6.3 million South Africans suffer from hypertension. Every hour, 10 of them will have a stroke and five will succumb to a heart attack. Poor diet and stress are culprits, but salt, it appears, is one of the principal offenders.

South Africans have one of the highest rates of hypertension (high blood pressure) in the world, reports the Heart and Stroke Foundation South Africa (HSFSA). The facts are sobering: With 6.3 million of our countrymen living with high blood pressure, South Africans are highly susceptible to life-threatening diseases like stroke and heart disease. Statistics currently show that 10 people will suffer a stroke and five people will have a heart attack every hour.

Worldwide, the number of people suffering from high blood pressure has doubled over the past 40 years. And, say researchers, hypertension is no longer a problem of the Western world or wealthy countries, it’s also affecting the poorest countries and people. According to the World Health Organization (WHO), people in its African region have the highest prevalence of hypertension globally. One of the reasons, says the organisation, is that this group is prone to using excess salt – both when cooking and in their high consumption of processed foods, which contain hidden salts.

The salt link

A staggering 80 percent of cardiovascular diseases could be prevented with lifestyle changes, such as reducing salt. Excess salt intake directly increases blood pressure in most people, and exacerbates high blood pressure in people who already have this condition.

The WHO recommends that you consume just one teaspoon of salt a day – that’s 5 grams. But the average South African eats 6 to 11 grams of salt per day.

It’s not a simple ask. Simply adding less salt to your food may not solve the problem. Some 75 percent of the salt we eat is hidden in the food we buy. Gabriel Eksteen, dietitian and exercise physiologist at the HSFSA, explains: ‘Salt intake is not easy to measure as it is hidden in almost everything we eat, even sweet foods. When we add extra salt in cooking or at the table, all the pinches, shakes and grinds of salt add more than we actually need. One take-away meal can triple our salt limit for one day. Even a cheese and ham sandwich can provide 2.5 grams of salt, already half the daily limit.’

So you’re eating less salt. What else can you do to lower your blood pressure?

Factors other than high salt consumption can cause your blood pressure to rise above the World Health Organization (WHO)-recommended reading of 140/90 or higher. There are a number of natural ways to reduce high blood pressure naturally:

  • Lose weight. Obesity is a key factor in people with hypertension.
  • Eat more fresh, raw and preferably organic produce (this should make up 80 percent of your diet). Eat more veg than fruit.
  • Add raw almonds, cayenne pepper, raw cacao, turmeric and garlic to your diet – they’re known to help control high blood pressure.
  • Drink more fluids – not fizzy and sugary drinks, sports drinks, energy drinks, etc. Go for herbal teas, water, coconut water – many people have high blood pressure simply because they are dehydrated.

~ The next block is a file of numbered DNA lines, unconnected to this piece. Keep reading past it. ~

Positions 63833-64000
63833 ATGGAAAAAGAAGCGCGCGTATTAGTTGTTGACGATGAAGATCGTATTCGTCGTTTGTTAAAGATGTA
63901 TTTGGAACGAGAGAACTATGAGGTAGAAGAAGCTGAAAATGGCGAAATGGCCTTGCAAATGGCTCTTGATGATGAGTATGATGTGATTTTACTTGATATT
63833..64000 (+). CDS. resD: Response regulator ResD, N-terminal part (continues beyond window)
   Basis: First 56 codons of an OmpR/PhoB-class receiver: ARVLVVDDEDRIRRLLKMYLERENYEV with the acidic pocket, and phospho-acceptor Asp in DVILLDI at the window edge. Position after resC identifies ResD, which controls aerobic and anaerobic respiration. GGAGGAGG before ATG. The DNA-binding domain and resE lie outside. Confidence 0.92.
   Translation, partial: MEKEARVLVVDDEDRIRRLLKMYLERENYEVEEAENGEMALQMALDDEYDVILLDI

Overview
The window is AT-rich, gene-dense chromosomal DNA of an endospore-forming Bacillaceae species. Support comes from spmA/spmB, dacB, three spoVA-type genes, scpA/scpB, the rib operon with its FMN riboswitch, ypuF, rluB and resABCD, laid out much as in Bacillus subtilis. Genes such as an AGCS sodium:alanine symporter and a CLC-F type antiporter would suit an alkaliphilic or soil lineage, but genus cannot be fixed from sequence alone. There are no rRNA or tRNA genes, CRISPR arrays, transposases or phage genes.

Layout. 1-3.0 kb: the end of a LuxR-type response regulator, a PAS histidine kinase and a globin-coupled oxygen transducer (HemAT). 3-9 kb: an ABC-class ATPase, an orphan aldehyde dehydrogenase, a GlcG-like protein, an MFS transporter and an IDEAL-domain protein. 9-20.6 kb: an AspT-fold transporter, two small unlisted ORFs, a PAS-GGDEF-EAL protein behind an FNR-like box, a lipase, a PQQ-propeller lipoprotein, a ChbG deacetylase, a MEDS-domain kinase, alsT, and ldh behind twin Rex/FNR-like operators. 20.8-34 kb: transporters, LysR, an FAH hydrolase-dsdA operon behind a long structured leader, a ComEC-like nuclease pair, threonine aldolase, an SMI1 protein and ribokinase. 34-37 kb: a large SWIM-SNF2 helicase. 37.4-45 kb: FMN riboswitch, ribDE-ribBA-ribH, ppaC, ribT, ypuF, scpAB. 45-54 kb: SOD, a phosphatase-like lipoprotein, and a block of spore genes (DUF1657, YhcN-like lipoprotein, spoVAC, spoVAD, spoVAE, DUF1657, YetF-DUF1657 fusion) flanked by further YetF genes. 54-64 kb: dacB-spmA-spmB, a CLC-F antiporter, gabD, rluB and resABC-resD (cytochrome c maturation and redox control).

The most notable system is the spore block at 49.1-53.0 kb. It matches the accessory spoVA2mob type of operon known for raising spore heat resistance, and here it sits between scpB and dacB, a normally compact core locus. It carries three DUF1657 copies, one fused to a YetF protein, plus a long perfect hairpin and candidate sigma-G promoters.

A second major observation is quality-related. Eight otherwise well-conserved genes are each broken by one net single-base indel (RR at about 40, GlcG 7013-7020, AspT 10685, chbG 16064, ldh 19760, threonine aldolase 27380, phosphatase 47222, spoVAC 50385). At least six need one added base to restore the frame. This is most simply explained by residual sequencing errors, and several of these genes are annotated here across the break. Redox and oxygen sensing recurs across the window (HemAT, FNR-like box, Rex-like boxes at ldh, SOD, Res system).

• Have your blood pressure checked regularly – it’s a quick service available at most pharmacies.
  • Use supplements as recommended by your healthcare practitioner. Flora Force Hypertension Formula™ is a product you can trust. It helps treat conditions associated with high blood pressure, supports heart function, helps prevent blood clotting, improves circulation and vein health and acts as an anti-inflammatory. Order yours online from Faithful To Nature
  • Flora Force Turmeric capsules is also helpful to keep blood vessels clear and improve circulation- also available from Faithful To Nature.

South Africa leads the anti-hypertension battle

In 2016, South Africa introduced legislation to limit the salt content of certain foods – bread, cereals and processed foods. Most manufacturers have risen to the challenge, and the salt content of some products has been reduced by 30 to 40 percent.

Do you eat too much salt?

The HSFSA has launched an online salt calculator in partnership with Unilever South Africa. Called Salt Watch, it’s an easy-to-use tool to establish how much salt you eat, and which are the main salty culprits in your diet.
You’ll find it at saltcalculator.co.za


  • Most of the salt in our diet is found in processed foods.
  • Many so-called ‘health foods’ are high in sodium.
  • Bread is the single highest contributor to the total salt intake of South Africans.
  • A high-salt diet is a leading cause of high blood pressure and high blood pressure is the single most important risk factor for stroke.
  • A reduction of salt intake by 2 grams per day reduces cardiovascular events by 20%.
  • The World Health Organization sees hypertension as a bigger health risk than smoking.

Source: Heart and Stroke Foundation South Africa

Acknowledgements & Photo credits

Article compiled for Flora Force by Judy Beyer.


  1. Bertram et al. Reducing the sodium content of high-salt foods: Effect on cardiovascular disease in South Africa. S Afr Med J 2012;102(9):743-745. DOI:10.7196/SAMJ.5832
  2. Heart and Stroke Foundation South Africa
  3. Heyes, J.D. High blood pressure becoming a major killer in developing countries. Natural News. November 24, 2016 http://www.naturalnews.com/056131_hypertension_blood_pressure_epidemic.html
  4. Wighton, Kate. High blood pressure affects 1.13 billion people, says new study. Imperial College, London. 2016
  5. World Health Organization. Reducing sodium intake to reduce blood pressure and risk of cardiovascular diseases in adults. 2017. http://www.who.int/elena/titles/sodium_cvd_adults/en/

Photo credits

  1. Photo courtesy of kropekk_pl / Pixabay.com